Tuesday, April 17, 2018

How Not to Crash and Burn (2)

Just who is Solomon talking to in Proverbs anyway? Ever wondered?

“Well, that’s easy,” says the Bible student. “He’s talking to his son. Look at verse 8.”

“Hear, my son, your father’s instruction, and forsake not your mother’s teaching.”

Now, the Bible student might well be right, but before we agree with him, let’s address the herd of elephants in the room.

Monday, April 16, 2018

New F A Q

In response to recent queries about why we do things the way we do them, we’ve posted a series of answers to Frequently Asked Questions here.

A Bit Too Welcoming

A recent post here touched briefly on the perceived need for churches to be more welcoming. Alan Shlemon addresses the same subject in a post entitled “Doing Church Biblically Can Be Messy”, which turns out to be rather a mess of its own.

Shlemon has written usefully on a number of subjects, but his take on a church that welcomed and loved a lesbian couple even though its pastor declined to officiate their ‘wedding’ ... well, let’s just say it’s not his finest hour. (Comments on the thread are now closed, but that seems to be the case with a number of other STR posts, so if you happen to follow the link to Shlemon’s post, don’t read too much into that. I suspect the liberal element would have little to scold him about in this instance.)

Helpful hint: when you’re talking about doing church ‘biblically’, it might be useful to indicate which bits of the Bible you’re actually referring to.

Sunday, April 15, 2018

On the Mount (26)

“Quit judging me,” squeaks the millennial blogger, her nose out of joint because someone dares to offer hard data demonstrating that her bloviations in no way reflect reality.

“How dare you judge me!” shouts the young homosexual, incensed that his parents have regretfully informed him they cannot in good conscience attend his ‘wedding’.

Of all the commands Jesus ever gave his disciples, “Judge not” is one of the most comprehensively misunderstood and poorest explained.

Saturday, April 14, 2018

The Commentariat Speaks (12)

Gary McBride, a northern Ontario Bible teacher and author, posts a thought on the subject of corporate testimony:

“… in 1 Peter 2 we are a ‘royal priesthood’ bearing witness. Priesthood is a collective noun and is only demonstrated when believers gather.”

Having enjoyed Gary’s useful commentary on 1 Thessalonians, I know he chooses his words carefully, so I will try to do likewise.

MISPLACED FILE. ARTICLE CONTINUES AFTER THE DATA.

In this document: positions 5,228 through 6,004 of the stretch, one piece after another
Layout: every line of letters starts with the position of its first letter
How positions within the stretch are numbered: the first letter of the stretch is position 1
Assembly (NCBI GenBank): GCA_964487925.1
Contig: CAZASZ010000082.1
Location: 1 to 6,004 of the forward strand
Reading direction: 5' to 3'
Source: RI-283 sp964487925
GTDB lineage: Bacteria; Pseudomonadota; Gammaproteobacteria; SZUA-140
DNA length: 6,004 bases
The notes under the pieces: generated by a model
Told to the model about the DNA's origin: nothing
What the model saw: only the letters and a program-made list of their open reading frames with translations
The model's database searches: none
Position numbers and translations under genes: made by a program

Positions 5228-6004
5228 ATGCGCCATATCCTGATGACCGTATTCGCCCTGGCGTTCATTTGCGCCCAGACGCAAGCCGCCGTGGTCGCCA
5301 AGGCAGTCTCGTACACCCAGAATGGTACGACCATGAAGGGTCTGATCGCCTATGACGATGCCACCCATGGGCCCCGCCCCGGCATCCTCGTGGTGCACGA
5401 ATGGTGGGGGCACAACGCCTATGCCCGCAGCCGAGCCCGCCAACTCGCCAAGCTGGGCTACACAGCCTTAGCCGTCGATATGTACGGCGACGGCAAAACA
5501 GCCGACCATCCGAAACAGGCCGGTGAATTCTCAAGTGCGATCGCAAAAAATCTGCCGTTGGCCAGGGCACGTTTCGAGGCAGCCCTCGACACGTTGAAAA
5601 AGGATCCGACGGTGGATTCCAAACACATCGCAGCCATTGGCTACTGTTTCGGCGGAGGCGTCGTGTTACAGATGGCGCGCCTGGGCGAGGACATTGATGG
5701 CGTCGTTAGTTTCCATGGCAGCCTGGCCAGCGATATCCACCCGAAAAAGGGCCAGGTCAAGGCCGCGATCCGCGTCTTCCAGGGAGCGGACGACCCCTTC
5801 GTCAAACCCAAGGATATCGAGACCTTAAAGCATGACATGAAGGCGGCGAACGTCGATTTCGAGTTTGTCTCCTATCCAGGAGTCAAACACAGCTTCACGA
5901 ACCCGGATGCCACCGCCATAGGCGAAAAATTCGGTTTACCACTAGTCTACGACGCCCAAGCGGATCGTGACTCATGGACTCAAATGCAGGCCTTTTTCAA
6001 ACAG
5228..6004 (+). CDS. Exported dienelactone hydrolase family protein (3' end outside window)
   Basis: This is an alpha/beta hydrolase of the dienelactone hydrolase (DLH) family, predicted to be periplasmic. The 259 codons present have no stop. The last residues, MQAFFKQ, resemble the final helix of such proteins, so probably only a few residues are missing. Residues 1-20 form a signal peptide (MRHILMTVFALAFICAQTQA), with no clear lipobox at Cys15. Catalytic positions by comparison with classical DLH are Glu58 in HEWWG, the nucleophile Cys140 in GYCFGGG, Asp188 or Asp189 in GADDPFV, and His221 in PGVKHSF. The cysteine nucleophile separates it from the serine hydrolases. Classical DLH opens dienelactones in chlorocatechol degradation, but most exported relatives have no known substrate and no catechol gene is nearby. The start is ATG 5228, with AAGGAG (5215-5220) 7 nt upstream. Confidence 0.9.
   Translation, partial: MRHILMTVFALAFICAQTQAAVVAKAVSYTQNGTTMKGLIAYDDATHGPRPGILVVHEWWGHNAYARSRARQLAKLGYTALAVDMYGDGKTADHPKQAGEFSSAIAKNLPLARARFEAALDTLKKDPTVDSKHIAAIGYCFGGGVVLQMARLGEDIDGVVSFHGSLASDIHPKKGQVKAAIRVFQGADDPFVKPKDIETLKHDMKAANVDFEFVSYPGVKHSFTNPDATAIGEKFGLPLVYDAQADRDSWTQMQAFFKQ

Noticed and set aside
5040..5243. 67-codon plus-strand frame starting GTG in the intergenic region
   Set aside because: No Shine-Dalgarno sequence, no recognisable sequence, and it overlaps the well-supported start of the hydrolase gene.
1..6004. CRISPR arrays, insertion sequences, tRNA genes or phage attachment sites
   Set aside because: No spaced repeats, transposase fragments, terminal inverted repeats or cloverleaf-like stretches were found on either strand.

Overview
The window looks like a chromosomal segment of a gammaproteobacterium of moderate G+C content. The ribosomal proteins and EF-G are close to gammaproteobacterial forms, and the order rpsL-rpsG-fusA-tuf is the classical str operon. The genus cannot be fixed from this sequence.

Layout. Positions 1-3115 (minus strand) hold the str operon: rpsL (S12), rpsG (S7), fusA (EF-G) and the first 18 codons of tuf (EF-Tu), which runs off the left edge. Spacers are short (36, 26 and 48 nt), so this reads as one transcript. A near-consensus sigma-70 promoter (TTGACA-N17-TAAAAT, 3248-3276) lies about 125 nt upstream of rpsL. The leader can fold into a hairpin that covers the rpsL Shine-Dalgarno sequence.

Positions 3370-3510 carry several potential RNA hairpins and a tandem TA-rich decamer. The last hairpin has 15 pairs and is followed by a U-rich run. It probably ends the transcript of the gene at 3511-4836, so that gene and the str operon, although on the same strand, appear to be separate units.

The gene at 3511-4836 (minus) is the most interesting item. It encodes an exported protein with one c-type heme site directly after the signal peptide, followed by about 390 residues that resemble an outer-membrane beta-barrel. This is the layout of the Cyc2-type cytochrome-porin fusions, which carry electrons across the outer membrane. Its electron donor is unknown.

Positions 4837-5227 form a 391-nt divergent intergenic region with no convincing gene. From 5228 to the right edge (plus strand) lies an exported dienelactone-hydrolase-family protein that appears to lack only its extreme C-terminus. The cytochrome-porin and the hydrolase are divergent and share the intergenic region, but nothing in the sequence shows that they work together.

Friday, April 13, 2018

Too Hot to Handle: The Virtual Soapbox

In which our regular writers toss around subjects a little more volatile than usual.

IC and I watched a video the other day. Not in the same room, because we live many miles apart and can’t get together as often as we’d like. But we share many interests and tend to bounce links back and forth, and this was one of them.

I’d like to think we could learn something from it.

Tom: IC, I think we might be better off leaving out the names of the principals, because I’m going to be blunt about issues that have to do with body language and manner, as opposed to the content of a man’s argument, and since ‘the internet is forever’, I’d rather not go on record with those sorts of criticisms of people whose overall Christian testimony and handling of the word of God I respect and value. Cool?

Thursday, April 12, 2018

A Profound Apology

So I was supervising some young Christians, along with at least one unbeliever. They were viewing an apologetics video. It was one that had been professionally produced — you know, the kind that had enough money put into it to reasonably approximate Hollywood or TED Talk production values. Their local church had made it available, off that Christian video-streaming service that some churches seem to like.

The topic was “Why Does God Allow Suffering and Tragedy?”

What a great topic, I thought. Whether you’re a Christian or an unbeliever, that’s got to be something you’ve asked yourself, because you don’t live long in this world without running into some kind of suffering. If you’re fortunate, it’s small; but it’s astonishing how huge the things some children face can be.

Wednesday, April 11, 2018

How Occasional is Occasional?